Defendants' motions brought under 28 U.S.C. §§ 1406(a) and 1404(a) to dismiss, sever, or transfer are therefore denied.

 In order to fairly consider defendants' motion to disqualify plaintiffs' law firm, it is necessary to understand a bit of the background to this proceeding. On February 15, 1972, the Securities and Exchange Commission ("SEC") commenced an action against JNT for violations of the bookkeeping and net capital provisions of the Securities Exchange Act of 1934 and the rules promulgated thereunder. 15 U.S.C. § 78 o (c) (3) and Rule 17 CFR 240.15c3-1. Pursuant to § 5(a) (2) of the Securities Investors Protection Act of 1970 ("SIPA"), 15 U.S.C. § 78eee(a) (2), the Securities Investor Protection Corporation ("SIPC") joined this action and, in accordance with § 5(b) (1) of the Act (15 U.S.C. § 78eee(b) (1)), applied for a decree adjudicating that the customers of JNT were in need of protection. As required by statute, 15 U.S.C. § 78eee(b) (3), SIPC also requested an order appointing Jerry B. Klein of Herz, Herson & Company, trustee, and Harvey R. Miller of Weil, Gotschal & Manges attorney for the trustee. The application was granted and JNT is currently being liquidated under the supervision of this court in accordance with the procedures of SIPA (15 U.S.C. § 78eee(b) (3)).

 Under § 6(a) of SIPA (15 U.S.C. § 78fff(a)), a SIPC trustee has a duty to return to the customers of the debtor (JNT) "specifically identifiable property", *fn1" to distribute the "single and separate fund," *fn2" and pay to customers monies advanced by SIPC. The trustee is also required to complete open contractual commitments of the debtor, to enforce rights of subrogation, *fn3" and to liquidate the business of the debtor. While the duties of the attorney for the trustee are not specifically spelled out in SIPA, it seems clear that it is his obligation to assist the trustee in the performance of his tasks.

 Chester B. Salomon, who was then an associate of Weil, Gotschal & Manges, acted as one of Harvey R. Miller's assistants in the matter of the JNT liquidation. Salomon continued to work on the JNT liquidation until February 13, 1973, when he left Weil, Gotschal & Manges to form his own law firm. It is this newly formed law firm which commenced the present action on June 20, 1973.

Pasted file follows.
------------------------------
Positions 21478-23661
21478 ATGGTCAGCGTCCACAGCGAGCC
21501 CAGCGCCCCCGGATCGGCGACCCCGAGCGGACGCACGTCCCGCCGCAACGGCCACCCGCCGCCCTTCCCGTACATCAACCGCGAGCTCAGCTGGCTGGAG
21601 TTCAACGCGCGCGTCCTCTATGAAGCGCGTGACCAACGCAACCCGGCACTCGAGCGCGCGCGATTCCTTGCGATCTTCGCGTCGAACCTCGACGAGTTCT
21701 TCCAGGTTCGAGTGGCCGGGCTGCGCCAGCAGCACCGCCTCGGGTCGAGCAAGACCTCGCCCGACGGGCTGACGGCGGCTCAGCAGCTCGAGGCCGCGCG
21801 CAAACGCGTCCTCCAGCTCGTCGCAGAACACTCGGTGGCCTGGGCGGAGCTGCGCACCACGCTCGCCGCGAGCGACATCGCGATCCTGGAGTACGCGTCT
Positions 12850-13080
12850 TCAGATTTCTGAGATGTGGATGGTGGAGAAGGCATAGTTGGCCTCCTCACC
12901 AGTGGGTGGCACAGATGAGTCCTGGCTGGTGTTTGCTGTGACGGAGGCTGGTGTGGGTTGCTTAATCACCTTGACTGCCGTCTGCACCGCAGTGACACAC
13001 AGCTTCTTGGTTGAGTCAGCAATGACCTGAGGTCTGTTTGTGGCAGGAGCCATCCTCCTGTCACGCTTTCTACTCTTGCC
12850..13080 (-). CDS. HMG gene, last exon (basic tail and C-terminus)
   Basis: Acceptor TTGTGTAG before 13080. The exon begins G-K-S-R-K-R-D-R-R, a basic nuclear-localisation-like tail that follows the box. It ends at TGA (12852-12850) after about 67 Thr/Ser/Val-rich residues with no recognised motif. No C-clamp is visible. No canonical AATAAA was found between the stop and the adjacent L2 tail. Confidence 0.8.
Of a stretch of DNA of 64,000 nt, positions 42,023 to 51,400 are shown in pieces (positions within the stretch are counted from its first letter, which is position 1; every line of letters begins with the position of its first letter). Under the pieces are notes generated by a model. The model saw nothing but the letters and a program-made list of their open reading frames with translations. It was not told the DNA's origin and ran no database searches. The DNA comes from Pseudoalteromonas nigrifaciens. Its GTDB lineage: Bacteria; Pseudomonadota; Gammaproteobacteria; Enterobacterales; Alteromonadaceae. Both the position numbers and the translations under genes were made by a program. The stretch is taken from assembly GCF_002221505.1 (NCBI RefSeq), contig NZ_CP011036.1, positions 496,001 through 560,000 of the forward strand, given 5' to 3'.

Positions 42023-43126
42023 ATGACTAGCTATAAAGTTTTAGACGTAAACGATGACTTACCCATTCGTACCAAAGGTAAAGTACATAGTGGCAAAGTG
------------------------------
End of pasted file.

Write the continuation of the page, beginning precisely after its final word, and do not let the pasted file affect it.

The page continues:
As assistant to Miller, Salomon has stated that he aided the trustee in collecting assets, reducing them to money and distributing the customer accounts. He also prepared applications to this court for orders authorizing the trustee to distribute cash and securities to the customers of JNT who were entitled thereto. At the May 26, 1972 hearing of one of these applications, questions were raised by the SEC concerning some of the customers. On June 9, 1972, the court ordered that certain of these customers be stricken from the distribution schedules pending an investigation of their claims. Securities and Exchange Commission v. JNT Investors, Inc., Civil No. 72-681 (S.D.N.Y. June 9, 1972). In order to resolve the claims of these customers and certain other problem claims, the trustee was authorized by the court, pursuant to 11 U.S.C. § 567(2), to examine the directors and officers of JNT and other specified individuals concerning "the acts, conduct, property, liabilities and financial condition of the Debtor [JNT], the operation of the business of the Debtor and any other matter relevant to this proceeding." Securities and Exchange Commission v. JNT Investors, Inc., Civil No. 72-681 (S.D.N.Y. Nov. 29, 1972). Included among the people whom the trustee was authorized to examine were defendants Harlan J. Sauer, Jay N. Tabatchnick, Martin D. Weiss, as well as the plaintiffs and other customers of Weiss. Pursuant to the court order, Salomon personally examined Sauer, the plaintiffs and certain other customers of Weiss. Salomon admits that most of the information in his complaint was obtained in his interview with plaintiffs and also that he told plaintiffs that he was planning to establish his own law office in April, 1973. Sauer claims that Salomon, while deposing him, asked him numerous questions concerning his relationship with Weiss and concerning customers introduced to JNT by Weiss. This is not denied by Salomon.